This shouldn’t be the norm and I feel as parents it is up to us to educate our children on this behaviour as change does start with us.

Who is a Bully?

A bully is defined as
‘a person who habitually seeks to harm or intimidate those whom they perceive as vulnerable’
As a verb bullying is defined as
seek to harm, intimidate, or coerce (someone perceived as vulnerable)’

So generally this can be anyone in my eyes who is being nasty to someone else. Now whilst I get not everyone has to get on or like everyone, it doesn’t give any child or adult the right to intimidate or worse, harm another human being. Bullying doesn’t have to be physical, it can be vocal and not even in given face to face given that cyber bullying is on the rise.

How to Avoid being Identified as a Bully?

I would like to think it was quite simple not to become a bully but I do understand the pressures young children get today from peers, from wanting to be accepted to be part of the ‘right crowd’ however it does come back to us as parents to talk to our children daily. To explain and encourage positive behaviour,

Three Ways to Help Your Child Who Maybe Bullying Others

  • Talk to them to help them understand how much harm they are causing by bullying someone (many adults never forget these emotional scars and damage can truly affect someones life)
  • Talk to them to help them understand why they are actually bullying someone; is that the only way to know how to react to someone, are they angry at something else and if needs be speak to someone that can help them (a counselor)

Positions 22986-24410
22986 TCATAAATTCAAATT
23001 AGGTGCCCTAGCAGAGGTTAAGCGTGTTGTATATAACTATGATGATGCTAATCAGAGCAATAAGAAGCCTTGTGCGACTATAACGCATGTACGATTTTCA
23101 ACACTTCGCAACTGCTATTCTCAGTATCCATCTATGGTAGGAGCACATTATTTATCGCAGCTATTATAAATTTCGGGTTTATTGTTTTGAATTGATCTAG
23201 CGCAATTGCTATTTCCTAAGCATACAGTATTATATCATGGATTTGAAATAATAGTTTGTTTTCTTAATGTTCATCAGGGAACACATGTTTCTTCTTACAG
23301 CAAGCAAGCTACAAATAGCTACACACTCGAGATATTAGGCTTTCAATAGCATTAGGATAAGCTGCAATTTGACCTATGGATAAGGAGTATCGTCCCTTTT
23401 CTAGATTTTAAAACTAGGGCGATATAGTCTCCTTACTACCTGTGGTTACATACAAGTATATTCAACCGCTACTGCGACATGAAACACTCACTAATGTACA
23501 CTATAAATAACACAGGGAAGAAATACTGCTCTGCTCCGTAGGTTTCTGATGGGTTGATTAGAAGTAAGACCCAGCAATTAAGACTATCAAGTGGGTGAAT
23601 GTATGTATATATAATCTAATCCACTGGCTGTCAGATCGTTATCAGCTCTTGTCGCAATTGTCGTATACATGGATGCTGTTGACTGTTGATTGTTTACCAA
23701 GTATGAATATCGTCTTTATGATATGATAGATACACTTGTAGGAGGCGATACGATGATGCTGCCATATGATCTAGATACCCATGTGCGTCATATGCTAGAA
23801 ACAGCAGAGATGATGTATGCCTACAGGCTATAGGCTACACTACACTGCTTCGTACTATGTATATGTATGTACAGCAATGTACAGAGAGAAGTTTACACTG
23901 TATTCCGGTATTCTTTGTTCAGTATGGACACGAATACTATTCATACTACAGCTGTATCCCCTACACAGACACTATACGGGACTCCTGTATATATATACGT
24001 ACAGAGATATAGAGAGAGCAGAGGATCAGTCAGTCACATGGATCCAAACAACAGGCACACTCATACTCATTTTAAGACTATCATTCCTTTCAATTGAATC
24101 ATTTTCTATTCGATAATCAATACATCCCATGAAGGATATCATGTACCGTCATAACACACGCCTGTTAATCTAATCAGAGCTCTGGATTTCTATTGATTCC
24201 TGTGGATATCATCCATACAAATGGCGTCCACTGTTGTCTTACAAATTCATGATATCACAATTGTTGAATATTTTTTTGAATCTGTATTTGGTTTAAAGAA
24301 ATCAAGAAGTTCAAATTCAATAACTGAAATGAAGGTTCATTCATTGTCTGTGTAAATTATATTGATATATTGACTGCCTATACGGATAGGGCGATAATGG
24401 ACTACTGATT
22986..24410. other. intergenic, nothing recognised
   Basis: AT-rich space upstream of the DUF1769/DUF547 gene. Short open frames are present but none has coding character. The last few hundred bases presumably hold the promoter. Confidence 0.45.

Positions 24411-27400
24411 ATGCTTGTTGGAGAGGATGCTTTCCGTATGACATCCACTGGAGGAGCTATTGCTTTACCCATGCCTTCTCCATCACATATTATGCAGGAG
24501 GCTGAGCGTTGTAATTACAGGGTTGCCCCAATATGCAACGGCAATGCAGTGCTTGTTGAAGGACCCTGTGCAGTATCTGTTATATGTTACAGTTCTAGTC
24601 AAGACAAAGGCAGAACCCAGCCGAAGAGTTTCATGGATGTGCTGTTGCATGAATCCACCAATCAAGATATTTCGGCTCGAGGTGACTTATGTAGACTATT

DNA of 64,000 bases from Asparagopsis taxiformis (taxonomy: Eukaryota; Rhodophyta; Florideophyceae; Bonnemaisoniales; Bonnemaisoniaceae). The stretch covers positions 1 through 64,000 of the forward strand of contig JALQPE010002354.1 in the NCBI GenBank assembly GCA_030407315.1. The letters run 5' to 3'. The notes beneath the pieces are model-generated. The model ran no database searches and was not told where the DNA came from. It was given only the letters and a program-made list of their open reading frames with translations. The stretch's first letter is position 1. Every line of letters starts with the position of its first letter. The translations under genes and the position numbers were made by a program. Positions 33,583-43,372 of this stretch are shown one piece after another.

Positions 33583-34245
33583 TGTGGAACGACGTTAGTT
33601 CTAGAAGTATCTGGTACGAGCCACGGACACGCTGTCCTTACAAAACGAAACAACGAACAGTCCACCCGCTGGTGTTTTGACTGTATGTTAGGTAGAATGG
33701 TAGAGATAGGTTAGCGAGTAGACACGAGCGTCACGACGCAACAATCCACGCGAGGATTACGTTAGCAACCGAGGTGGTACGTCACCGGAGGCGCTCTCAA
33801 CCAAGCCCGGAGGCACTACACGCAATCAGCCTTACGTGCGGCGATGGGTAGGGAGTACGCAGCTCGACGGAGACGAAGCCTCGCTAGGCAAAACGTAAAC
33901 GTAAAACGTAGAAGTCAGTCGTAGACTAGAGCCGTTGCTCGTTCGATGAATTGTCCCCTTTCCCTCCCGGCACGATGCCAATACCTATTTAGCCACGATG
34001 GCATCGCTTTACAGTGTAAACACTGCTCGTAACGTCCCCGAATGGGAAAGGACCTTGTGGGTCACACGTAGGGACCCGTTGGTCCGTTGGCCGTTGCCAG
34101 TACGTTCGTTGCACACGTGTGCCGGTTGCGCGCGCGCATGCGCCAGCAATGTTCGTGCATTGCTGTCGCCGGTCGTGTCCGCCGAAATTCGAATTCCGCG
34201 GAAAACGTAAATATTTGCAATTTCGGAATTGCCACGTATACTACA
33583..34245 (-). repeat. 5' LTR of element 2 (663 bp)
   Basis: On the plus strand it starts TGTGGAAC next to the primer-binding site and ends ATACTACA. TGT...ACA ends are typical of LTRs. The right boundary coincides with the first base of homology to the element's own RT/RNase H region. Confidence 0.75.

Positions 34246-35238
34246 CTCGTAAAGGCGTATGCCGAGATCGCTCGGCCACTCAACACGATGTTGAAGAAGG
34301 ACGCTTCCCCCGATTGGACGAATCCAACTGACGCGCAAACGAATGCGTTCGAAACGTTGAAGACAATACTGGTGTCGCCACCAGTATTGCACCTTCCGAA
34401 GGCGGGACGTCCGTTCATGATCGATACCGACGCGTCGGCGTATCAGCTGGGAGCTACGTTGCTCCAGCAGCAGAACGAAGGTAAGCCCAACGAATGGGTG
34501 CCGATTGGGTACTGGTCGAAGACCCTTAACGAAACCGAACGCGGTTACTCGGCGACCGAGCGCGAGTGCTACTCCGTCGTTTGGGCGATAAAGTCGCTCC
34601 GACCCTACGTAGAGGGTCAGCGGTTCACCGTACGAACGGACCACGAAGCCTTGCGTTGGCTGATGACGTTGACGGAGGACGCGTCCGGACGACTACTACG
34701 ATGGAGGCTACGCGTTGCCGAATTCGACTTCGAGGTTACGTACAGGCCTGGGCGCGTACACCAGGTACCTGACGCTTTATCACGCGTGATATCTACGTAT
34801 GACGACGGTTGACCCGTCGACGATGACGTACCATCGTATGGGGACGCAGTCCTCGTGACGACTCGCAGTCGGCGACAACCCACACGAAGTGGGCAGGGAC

• Talk to them to understand the consequences involved in bullying others as it can often lead to expulsion and even arrest
    For further guidance check this guide out

How to Avoid Bullying

After being bullied myself this is quite hard to write but I feel so important. Bullies tend to pick on those more vulnerable, those less confident and those who appear unsure. Now whilst words can help a child ‘Say No’ simply saying to your child ‘Stand up for Yourself’ may not help them as much as putting actions into practice that can support your child on a daily basis.

Five Ways You Can Help Your Child Avoid Being Bullied

  • Instill confidence into them daily
  • Consider self defence classes to protect themselves
  • Practice affirmations together
  • Encourage them to make friends and ask for support from their friends
  • Get them to tell someone in authority immediately

A link that may guide you further with online bullying

I write this from a parents point of view and nothing else, not to patronise or sound condescending but I do believe that if we all choose to educate our children about the seriousness of bullying then it should start to reduce it. You could ask them to watch this

Be A Friend Not A Bully

I do hope one of these resources might help you as a parent and whilst this is something completely different to what I write about usually, I am all for inclusion matters, every child matters, education for all, changing attitudes and raising awareness.
I’m curious were you bullied at school? If you would like to reach out to me privately then please get in touch here

As always. thank you for reading and
Until Next Time
Sharon x